Tuesday, May 12, 2009

Does Obama really believe that fixing the economy depends on health care reform?

Byron York:


Meanwhile, the president is taking every opportunity to argue that real recovery won’t be possible unless we spend hundreds of billions of dollars to enact his so-far-unspecified health care reform plan. “I’ve said repeatedly that getting health care costs under control is essential to reducing budget deficits, restoring fiscal discipline, and putting our economy on a path towards sustainable growth and shared prosperity,” Obama said at the White House on Monday.


Jeff at Protein Wisdom:

Unlike York, I don’t have sources inside the beltway, but nevertheless I’m going to disagree with him and say that it is unlikely Obama is betting an economic recovery on the passage of universal health care. Instead, I’m guessing that Obama — always one to take advantage of historic symbolism — simply wants to be the one who brings about the total overhaul of the US economic system, to be the man responsible for pushing (or forcing, depending on your point of view) anti-capitalist progressive policy into the political mainstream, where it will become difficult to roll back.


The president's logic--if logic is involved--confounds me. it's like building a house with the roof constructed first, then the actual structure under that, and last, the foundation. Very innovative--but it doesn't make sense.

1 comment:

creakypavillion said...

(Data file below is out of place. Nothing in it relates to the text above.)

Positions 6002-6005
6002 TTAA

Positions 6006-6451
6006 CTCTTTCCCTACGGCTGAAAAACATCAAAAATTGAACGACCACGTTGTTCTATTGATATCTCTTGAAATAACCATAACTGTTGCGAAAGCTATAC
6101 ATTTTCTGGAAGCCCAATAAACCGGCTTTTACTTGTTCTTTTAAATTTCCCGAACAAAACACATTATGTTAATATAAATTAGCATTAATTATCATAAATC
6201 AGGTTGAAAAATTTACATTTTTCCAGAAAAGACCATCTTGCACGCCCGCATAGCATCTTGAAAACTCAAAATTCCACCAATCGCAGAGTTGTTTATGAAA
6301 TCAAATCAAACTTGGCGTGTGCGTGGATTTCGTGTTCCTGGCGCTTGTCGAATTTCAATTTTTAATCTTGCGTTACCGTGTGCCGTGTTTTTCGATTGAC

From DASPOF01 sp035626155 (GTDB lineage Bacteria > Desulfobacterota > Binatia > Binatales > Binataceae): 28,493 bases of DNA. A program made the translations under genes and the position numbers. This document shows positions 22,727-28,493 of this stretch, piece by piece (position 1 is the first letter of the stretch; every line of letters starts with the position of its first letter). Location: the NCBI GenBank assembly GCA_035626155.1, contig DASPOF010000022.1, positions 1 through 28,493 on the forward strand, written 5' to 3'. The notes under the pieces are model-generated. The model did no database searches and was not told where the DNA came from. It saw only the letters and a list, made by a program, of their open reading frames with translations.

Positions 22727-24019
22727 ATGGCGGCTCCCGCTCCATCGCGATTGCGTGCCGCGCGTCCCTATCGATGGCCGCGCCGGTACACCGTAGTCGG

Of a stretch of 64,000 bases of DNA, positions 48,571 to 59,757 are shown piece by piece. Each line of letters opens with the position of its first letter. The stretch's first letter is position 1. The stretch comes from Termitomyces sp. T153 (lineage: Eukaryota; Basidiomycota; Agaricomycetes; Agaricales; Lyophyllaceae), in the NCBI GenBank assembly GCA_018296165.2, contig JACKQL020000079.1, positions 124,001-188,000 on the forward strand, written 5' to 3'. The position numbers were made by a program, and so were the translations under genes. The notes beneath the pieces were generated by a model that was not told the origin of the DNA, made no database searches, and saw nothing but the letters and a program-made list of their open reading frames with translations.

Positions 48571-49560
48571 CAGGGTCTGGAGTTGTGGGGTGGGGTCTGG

Characteristically leftist thinking - of a lazy kind that slacked their Marx Economics classes.

I had a former friend (speaking of former friends), an extensively educated guy, who knew roughly 17 languages. He and his wife moved from NY to a small town in MA, and I visited them once. I asked about their new place of residence, and he explained that in the past most of the town was employed at some plant, part of a military complex, but since the big Co decided to move manufacturing someplace else, the town suffered economic downturn. "Until now", triumphantly stated my ex-friend, "since for a few years more and more artistic people moved in; they write, paint, sculpt and play in a local theater productions, and spend their earnings in small local businesses. That's the economic model for the future!"

When I asked what would happen if nobody from outside of the town would want to buy these people's paintings and books, he got slightly upset and hinted that I'd been brainwashed by neocon propaganda...